I recently attended the Americana Music Honors & Awards show in Nashville, Tennessee. Wait, wait: stay with me here. While it’s true that I’m not known far and wide as a fan (much less an aficionado) of the genre, I’m increasingly finding that a slice of it now and then does appeal to me. In fact, upon attending and covering a previous AmericanaFest (and the attending conferences) in 2012, I came away rating it one of the best music festivals I’d ever experienced. More than three years later, I stand by that assessment.
As in 2012, a highlight of the entire multiple-day extravaganza was, for me, the awards show. Not that I have any special interest in award shows, but the nature of this one – highlighting the best that the big-tent genre has to offer – means that it represents an excellent sampler of what’s hot, so to speak.
One of popular music’s most engaging personalities, the genre-spanning Jim Lauderdale was once again the emcee. His easygoing banter made the sometimes long breaks between acts and awards (while the set crew rearranged the stage for the next act) go by quickly. The award introductions – and for the most part, the acceptance speeches – were generally far from memorable; the scripted banter served mainly to demonstrate which personalities were comfortable speaking onstage (Robyn Hitchcock, for example) and which weren’t (some male-female duo whose name escaped me, but whose male half reminded me of a Jack Black character).
A couple of the artists who won gave notable acceptance speeches: The Mavericks‘ Raul Malo got in a subtle jab about politics and American xenophobia without mentioning anyone by name, and Buffy Sainte-Marie had some very moving words in accepting her Free Speech in Music award. Elsewhere, God got thanks from Ricky Skaggs, and Don Henley (Lifetime Achievement Trailblazer) seemed to revel in finding a new audience that – unlike the rock world – doesn’t despise him and his every utterance.
I’m a huge fan of Steppenwolf, but I’ll be damned if I can sort out why John Kay was there. Props to his co-presenter — or Jim Lauderdale; I forget which — for calling out Monster as an important political statement. He didn’t even mention the new 2CD singles collection from Real Gone Music; c’mon, John, get a plug in there! (Oh, now I remember: he presented Buffy Sainte-Marie with her award.)
One supposes that a genre that used to take its sartorial cues from Nudie’s (these days from Manuel, whose clothing work looks quite similar) wouldn’t find the handmade “trophies” tacky, but from my vantage point, the garishly painted and decorated instrument facsimiles that passed for trophies were lurid and cheap looking at the same time. But hey, I didn’t win one, so no worries.
The musical number that opened the show featured a four-man gospel group and a three-woman gospel group, backed by the full house band. It put anyone who didn’t already know on notice that Americana is meant to include all sorts of indigenous American musical forms; some see it as an alternative to Garth Brooks, Jason Aldean and bro-country, but it’s much deeper and more meaningful than that (the dubious lauding of Don Henley notwithstanding).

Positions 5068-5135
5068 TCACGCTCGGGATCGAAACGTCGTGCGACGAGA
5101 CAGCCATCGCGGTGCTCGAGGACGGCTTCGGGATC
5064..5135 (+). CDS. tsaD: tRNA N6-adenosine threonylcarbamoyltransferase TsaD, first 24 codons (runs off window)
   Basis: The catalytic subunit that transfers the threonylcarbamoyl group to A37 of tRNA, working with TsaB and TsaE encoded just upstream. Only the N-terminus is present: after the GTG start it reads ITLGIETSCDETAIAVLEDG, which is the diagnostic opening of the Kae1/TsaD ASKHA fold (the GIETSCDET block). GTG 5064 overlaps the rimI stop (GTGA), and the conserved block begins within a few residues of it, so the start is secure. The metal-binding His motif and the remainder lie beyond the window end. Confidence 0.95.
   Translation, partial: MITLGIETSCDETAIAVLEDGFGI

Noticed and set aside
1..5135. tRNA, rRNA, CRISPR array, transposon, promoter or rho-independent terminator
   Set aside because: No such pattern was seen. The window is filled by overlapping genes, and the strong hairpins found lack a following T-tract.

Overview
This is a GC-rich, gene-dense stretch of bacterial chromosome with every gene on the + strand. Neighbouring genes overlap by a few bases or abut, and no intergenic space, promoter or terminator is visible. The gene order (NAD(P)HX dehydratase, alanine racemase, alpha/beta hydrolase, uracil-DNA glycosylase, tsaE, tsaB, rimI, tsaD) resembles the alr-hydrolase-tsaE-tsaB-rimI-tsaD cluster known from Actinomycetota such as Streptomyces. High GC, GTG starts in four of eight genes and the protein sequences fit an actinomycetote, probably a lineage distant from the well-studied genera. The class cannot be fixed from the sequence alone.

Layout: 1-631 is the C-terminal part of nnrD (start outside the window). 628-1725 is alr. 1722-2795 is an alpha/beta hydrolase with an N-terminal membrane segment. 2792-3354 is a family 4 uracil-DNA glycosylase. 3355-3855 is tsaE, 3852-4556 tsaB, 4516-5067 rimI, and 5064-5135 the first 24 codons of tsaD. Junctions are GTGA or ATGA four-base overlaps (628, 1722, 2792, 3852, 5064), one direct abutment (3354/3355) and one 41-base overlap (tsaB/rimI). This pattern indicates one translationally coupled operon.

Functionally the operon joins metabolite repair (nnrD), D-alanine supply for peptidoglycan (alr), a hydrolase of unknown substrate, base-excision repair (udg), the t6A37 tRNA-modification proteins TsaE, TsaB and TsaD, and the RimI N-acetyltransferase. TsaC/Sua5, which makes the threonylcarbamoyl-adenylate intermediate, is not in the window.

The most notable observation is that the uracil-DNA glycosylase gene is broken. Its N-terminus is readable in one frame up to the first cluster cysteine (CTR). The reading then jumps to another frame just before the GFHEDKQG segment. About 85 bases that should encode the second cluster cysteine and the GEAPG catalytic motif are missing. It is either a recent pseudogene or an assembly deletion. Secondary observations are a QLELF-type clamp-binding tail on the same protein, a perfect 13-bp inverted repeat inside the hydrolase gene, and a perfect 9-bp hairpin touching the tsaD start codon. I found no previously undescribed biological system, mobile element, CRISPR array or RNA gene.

Most of the acts up for the big awards took a turn onstage, making the musical parts of the evening very much a showcase event. Rhiannon Giddens (formerly of Carolina Chocolate Drops, whom I saw at the 2012 show) floored the audience with a multi-part number that showcased her fiddle playing and her stunning ability to sing both field-holler style gospel-blues and more commercial-sounding styles backed by a full band.
Keb Mo’ came out onstage, and to his left was a black hollowbody Gibson guitar on a stand. “Ladies and gentlemen, meet Lucille,” he said, before embarking on a heartfelt tribute to the recently departed BB King. He followed that with a performance — pointedly not playing Lucille, but instead serenading her — that paid additional tribute to King, while sounding more like George Benson.
But (other than that, and Giddens’ bravura turn) the best musical performances came from the established artists: Los Lobos (there to accept a Lifetime Achievement Award), Buffy Sainte-Marie (her still-relevant “Universal Soldier”), and the Mavericks. When the Mavericks won the Duo/Group of the Year, Malo gasped, “Holy shit! We won something!” He also won the biggest laugh of the evening for that quip.
The only artist who disappointed was one Nikki Lane; her shtick seemed lifted from the late Amy Winehouse, clumsily twanged up for an Americana audience. Even with Don Was out sick, the house band was superb in that Nashville way, with Little Feat‘s Bill Payne on piano among a who’s who of session players.
As I mentioned, the entire affair ran very much over time, and near the end quite a number of audience members (and performers) left so that they could make it to one of the multiple venues hosting showcase musical sets later that evening. I stayed until the very end, looking forward to the everybody-onstage closing number. This time it was Los Lobos, joined by, well, everybody backstage who had (or even didn’t have) a guitar. Lauderdale grabbed his acoustic, too. That whole all-in affair was sloppy as those things invariably are, worsened by the mid-song appearance of that male-female duo I mentioned already. They didn’t pay much attention to their fellow musicians; at the end of a verse, they both opened their mouths to sing, and their miscue threw several of the other players off their game. But everybody had fun, as did the audience.
The 2015 Americana Music Honors & Awards will be broadcast (in edited form) on PBS’ Austin City Limits later this year.
Follow “the_musoscribe” on Twitter and get notified
when new features, reviews and essays are published.